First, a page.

Substantial evidence is “more than a mere scintilla. It means such relevant evidence as a reasonable mind might accept as adequate to support a conclusion.” Richardson v. Perales, 402 U.S. 389, 401 (1971) (quoting Consol. Edison Co. v. NLRB, 305 U.S. 197 (1938)). The record as a whole must be considered, because “[t]he court must consider both evidence that supports and evidence that detracts from the ALJ's conclusion.” Jones v. Heckler, 760 F.2d 993, 995 (9th Cir. 1985).

         III. Disability Benefits

         To qualify for benefits under the Social Security Act, Plaintiff must establish he is unable to engage in substantial gainful activity due to a medically determinable physical or mental impairment that has lasted or can be expected to last for a continuous period of not less than 12 months. 42 U.S.C. § 1382c(a)(3)(A). An individual shall be considered to have a disability only if:

his physical or mental impairment or impairments are of such severity that he is not only unable to do his previous work, but cannot, considering his age, education, and work experience, engage in any other kind of substantial gainful work which exists in the national economy, regardless of whether such work exists in the immediate area in which he lives, or whether a specific job vacancy exists for him, or whether he would be hired if he applied for work.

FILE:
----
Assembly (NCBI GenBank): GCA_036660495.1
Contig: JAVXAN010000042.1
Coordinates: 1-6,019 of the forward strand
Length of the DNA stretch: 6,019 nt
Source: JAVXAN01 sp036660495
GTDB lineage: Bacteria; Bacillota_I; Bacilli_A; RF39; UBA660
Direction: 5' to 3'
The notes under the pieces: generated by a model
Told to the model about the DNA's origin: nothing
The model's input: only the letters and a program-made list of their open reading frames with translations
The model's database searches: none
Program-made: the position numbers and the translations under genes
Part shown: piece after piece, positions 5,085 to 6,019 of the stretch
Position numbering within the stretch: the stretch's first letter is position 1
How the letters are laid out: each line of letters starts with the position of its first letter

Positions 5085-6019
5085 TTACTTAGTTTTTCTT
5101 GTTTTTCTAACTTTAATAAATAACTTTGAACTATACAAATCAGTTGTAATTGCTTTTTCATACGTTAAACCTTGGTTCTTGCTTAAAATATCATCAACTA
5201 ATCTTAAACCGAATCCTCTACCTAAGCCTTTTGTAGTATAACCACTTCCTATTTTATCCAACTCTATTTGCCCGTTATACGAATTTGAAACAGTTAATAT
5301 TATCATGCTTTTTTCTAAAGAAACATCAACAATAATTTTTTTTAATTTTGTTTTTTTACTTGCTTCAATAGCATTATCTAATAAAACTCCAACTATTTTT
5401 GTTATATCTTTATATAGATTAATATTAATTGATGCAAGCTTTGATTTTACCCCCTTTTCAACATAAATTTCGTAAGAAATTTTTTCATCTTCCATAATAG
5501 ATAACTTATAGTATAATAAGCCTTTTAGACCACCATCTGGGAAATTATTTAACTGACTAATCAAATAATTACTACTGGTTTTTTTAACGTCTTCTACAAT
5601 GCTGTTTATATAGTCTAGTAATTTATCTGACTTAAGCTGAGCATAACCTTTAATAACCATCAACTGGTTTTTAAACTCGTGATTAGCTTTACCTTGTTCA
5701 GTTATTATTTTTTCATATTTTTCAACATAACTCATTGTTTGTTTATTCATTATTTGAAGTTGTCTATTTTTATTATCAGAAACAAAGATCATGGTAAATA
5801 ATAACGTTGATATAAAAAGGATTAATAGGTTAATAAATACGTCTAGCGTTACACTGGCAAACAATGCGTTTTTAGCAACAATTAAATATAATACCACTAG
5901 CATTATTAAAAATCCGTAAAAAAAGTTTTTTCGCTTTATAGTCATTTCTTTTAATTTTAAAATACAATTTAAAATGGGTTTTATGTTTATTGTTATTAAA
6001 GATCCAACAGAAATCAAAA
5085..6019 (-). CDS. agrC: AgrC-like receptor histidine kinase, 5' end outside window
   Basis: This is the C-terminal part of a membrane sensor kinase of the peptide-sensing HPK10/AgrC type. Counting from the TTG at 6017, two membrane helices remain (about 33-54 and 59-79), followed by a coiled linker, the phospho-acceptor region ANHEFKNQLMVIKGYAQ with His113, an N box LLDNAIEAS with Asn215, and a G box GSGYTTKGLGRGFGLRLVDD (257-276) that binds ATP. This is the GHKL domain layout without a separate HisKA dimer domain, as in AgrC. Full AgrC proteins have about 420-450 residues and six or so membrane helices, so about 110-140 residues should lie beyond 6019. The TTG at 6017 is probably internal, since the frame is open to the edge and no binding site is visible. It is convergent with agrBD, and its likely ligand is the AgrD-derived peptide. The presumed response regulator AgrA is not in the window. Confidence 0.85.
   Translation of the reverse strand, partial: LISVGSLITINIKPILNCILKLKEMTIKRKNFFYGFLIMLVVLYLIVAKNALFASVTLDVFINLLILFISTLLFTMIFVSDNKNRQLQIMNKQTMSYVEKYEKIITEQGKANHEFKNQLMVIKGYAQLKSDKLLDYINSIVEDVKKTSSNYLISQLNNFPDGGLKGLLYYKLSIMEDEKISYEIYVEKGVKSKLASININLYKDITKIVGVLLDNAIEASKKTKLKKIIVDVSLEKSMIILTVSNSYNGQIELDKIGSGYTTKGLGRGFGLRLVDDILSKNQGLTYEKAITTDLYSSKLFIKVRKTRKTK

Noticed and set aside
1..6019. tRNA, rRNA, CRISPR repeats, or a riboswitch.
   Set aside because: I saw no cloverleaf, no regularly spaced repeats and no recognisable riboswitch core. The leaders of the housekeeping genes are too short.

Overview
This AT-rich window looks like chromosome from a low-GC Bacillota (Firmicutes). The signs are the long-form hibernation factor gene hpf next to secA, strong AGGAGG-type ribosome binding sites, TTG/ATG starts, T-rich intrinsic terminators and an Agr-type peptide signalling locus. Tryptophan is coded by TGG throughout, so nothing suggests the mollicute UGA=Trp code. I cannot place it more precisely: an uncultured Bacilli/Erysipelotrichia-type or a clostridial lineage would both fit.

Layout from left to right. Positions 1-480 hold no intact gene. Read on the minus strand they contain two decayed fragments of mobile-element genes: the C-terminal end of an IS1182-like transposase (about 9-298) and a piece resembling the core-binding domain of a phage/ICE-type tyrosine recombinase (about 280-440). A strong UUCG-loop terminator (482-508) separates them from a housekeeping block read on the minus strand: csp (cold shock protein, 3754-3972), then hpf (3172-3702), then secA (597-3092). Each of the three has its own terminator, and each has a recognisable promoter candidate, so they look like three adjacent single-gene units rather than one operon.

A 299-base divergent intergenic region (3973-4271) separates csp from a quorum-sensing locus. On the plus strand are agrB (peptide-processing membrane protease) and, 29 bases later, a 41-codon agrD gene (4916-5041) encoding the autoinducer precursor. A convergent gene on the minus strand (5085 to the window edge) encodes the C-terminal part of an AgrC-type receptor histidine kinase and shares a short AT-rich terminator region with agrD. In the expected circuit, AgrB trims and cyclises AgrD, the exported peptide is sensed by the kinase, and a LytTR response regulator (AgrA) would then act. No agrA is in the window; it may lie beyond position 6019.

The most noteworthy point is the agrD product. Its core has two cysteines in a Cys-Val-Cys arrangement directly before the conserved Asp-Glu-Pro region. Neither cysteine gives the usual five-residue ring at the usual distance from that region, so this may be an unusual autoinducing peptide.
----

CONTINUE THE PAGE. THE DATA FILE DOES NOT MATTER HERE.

42 U.S.C. § 1382c(a)(3)(B). The burden of proof is on a claimant to establish disability. Terry v. Sullivan, 903 F.2d 1273, 1275 (9th Cir. 1990). If a claimant establishes a prima facie case of disability, the burden shifts to the Commissioner to prove the claimant is able to engage in other substantial gainful employment. Maounois v. Heckler, 738 F.2d 1032, 1034 (9th Cir. 1984).

         IV. Administrative Determination

         To achieve uniform decisions, the Commissioner established a sequential five-step process for evaluating a claimant's alleged disability. 20 C.F.R. §§ 404.1520, 416.920(a)-(f). The process requires the ALJ to determine whether Plaintiff (1) engaged in substantial gainful activity during the period of alleged disability, (2) had medically determinable severe impairments (3) that met or equaled one of the listed impairments set forth in 20 C.F.R. § 404, Subpart P, Appendix 1; and whether Plaintiff (4) had the residual functional capacity (“RFC”) to perform to past relevant work or (5) the ability to perform other work existing in significant numbers at the state and national level. Id. The ALJ must consider testimonial and objective medical evidence. 20 C.F.R. §§ 404.1527, 416.927.